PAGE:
South Korean exports fell 18.5 percent in January, the latest sign of a global trade slowdown in the post-recession period. Developing countries have traditionally relied on export-led growth during their development phase, and if the slowdown persists it will be much harder for them to do that and raise their standard of living.
This is a also risk for developed countries. Slower growth in developing countries means they'll purchase fewer goods and services from developed countries, hurting their growth as well.
The following two charts show export and import growth for the U.S. and illustrate what has happened here and in many other countries in recent years. Trade collapsed during the Great Recession, appeared to bounce back once that slump ended but has been falling ever since.
Why this has happened is unclear. It could be related to the recession, so further recovery could help some, but most analysts believe that it's connected to deeper, structural issues. One hypothesis is that falling trade results from protectionist measures put in place during the recession, but it's hard to find clear evidence for this, leading most observers to reject that hypothesis.
Another theory is that globalization is slowing down. Instead of expanding production activities globally, many firms are pulling back, and this decline in "global value chains" helps explain the trade decline.
But a close look at the data suggests the problem is more likely due to a "compositional effect." The ratio of durable goods relative to nondurables has declined, and within China the economy has shifted from investment goods to consumption, both of which can affect trade flows. For example, nondurable consumption goods tend to be traded less than durable investment goods.
Finally, falling trade levels may be related to the end of the integration processes of China and Central/Eastern Europe into the world economy. When these countries opened their doors, it created a sustained burst in trade, but as that process ends, trade is leveling off.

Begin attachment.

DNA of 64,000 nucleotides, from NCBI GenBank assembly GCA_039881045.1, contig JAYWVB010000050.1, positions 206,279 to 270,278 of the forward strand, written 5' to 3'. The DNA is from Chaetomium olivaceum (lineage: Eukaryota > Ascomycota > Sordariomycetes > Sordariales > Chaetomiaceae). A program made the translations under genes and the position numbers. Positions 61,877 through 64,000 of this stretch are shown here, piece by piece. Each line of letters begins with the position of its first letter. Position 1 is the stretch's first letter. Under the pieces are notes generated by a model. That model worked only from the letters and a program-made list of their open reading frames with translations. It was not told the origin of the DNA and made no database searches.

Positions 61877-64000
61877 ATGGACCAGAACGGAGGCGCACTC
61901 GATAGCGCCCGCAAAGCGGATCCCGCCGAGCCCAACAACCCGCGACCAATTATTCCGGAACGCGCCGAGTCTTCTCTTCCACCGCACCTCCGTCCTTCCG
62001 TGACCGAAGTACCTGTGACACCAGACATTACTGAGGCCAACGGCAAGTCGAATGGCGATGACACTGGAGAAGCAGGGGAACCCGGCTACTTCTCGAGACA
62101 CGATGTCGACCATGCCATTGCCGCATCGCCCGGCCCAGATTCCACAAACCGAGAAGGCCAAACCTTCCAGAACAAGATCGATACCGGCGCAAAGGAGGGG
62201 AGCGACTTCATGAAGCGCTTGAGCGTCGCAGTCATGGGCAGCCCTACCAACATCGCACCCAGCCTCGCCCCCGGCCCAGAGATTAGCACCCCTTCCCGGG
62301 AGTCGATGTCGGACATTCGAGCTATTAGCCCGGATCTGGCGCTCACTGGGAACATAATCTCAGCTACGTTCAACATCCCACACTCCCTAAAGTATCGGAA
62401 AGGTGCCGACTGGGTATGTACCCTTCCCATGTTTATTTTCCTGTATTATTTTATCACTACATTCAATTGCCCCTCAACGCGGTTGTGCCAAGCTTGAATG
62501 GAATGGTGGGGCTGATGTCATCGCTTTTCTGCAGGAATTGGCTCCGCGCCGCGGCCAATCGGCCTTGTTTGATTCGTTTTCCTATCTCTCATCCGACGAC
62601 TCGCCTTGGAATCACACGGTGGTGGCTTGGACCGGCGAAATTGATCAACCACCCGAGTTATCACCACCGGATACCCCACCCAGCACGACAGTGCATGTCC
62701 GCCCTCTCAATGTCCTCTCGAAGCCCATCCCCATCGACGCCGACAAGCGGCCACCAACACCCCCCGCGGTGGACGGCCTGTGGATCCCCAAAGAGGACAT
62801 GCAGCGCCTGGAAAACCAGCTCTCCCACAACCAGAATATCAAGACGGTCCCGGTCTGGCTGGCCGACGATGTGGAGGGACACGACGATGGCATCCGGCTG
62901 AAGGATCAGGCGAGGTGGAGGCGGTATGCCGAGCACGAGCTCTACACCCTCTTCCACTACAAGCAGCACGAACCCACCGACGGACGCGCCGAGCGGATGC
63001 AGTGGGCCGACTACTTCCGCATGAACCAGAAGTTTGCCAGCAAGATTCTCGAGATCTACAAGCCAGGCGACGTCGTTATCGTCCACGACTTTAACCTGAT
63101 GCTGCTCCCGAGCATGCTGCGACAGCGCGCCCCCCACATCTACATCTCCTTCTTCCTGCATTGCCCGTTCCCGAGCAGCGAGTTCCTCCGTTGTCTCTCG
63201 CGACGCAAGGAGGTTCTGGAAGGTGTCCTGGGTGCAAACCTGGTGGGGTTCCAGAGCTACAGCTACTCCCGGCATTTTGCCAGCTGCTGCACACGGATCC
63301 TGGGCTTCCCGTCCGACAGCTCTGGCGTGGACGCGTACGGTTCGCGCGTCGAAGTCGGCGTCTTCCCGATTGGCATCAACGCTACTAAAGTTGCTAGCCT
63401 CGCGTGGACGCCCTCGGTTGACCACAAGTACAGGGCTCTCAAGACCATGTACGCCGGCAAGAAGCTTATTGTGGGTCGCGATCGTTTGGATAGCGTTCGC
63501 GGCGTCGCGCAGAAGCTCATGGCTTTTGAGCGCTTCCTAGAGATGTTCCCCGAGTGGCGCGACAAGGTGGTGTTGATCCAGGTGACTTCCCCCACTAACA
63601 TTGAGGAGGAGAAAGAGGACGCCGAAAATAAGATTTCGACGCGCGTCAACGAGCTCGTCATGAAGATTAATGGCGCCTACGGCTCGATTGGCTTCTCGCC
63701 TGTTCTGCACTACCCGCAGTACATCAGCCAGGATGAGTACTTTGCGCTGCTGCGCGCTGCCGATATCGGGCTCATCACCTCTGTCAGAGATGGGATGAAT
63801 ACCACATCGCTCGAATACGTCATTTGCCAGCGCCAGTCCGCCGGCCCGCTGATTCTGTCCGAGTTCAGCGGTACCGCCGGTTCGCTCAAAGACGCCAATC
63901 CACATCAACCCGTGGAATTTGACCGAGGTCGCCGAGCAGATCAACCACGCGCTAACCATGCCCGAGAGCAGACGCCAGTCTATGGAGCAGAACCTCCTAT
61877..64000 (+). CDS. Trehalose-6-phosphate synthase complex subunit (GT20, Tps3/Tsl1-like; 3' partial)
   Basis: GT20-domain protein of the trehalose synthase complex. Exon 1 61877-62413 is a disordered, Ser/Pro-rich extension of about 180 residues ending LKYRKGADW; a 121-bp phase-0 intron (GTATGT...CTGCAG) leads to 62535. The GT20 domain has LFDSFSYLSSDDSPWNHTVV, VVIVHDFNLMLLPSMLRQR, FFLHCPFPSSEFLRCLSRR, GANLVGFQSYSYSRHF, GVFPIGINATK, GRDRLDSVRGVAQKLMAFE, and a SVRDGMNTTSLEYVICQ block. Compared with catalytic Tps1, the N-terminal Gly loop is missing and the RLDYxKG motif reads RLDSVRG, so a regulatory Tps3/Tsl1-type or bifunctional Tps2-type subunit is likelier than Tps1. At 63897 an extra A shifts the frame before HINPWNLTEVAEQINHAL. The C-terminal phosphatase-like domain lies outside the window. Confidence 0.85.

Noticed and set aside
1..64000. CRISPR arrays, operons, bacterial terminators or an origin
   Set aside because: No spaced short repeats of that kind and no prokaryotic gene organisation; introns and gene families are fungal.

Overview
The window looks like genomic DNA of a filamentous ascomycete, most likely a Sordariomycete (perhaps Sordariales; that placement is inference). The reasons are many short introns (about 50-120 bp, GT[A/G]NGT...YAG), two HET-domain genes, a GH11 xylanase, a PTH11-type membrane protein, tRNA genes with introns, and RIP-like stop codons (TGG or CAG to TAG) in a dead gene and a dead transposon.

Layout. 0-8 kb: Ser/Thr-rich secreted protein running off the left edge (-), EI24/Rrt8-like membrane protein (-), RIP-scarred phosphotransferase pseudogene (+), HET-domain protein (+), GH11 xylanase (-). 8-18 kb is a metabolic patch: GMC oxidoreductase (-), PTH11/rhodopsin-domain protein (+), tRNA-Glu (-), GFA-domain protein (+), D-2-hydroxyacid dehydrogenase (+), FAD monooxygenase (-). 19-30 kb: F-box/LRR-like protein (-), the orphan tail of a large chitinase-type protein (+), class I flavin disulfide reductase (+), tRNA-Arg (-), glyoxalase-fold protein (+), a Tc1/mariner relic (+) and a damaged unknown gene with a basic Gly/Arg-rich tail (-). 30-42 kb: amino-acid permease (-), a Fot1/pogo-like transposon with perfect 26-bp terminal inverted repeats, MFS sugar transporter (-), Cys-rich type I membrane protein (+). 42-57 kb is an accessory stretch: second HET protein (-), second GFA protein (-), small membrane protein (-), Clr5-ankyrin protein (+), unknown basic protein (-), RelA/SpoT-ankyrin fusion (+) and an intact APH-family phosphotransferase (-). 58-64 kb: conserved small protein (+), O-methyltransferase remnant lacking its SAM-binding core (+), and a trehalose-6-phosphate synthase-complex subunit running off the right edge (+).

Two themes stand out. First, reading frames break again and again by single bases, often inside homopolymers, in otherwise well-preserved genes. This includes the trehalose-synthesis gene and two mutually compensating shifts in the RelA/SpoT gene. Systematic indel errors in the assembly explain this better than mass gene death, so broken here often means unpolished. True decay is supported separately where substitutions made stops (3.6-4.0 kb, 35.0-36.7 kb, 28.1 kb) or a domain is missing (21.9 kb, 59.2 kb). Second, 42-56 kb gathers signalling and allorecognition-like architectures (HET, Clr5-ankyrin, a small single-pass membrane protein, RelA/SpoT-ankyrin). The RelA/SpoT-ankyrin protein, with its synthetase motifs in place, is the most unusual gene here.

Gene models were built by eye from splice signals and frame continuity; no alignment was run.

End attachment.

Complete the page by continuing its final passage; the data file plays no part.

Presently, there's no clear consensus saying which explanation is best, and it may be that several are working together. Finding the cause will help to point to a solution, but several steps can still be taken to boost international trade.
One promising area is services, which are more tradable than many people presume, especially since the advent of digital technology. But services are among the most protected class of goods. Trade agreements that reduce those barriers could help improve trade flows.
Unfortunately, recent trade agreements such as the Trans-Pacific Partnership are unlikely to have a significant impact on total trade activity. Much more work is needed for that to happen. Recently, after the failure of the Doha Round of trade talks in Qatar, the U.S and other countries have indicated that a new approach is needed, so perhaps the future holds more promise.
In any case, this is an important issue for the world economy and for the U.S. -- and it ought to be receiving more attention.
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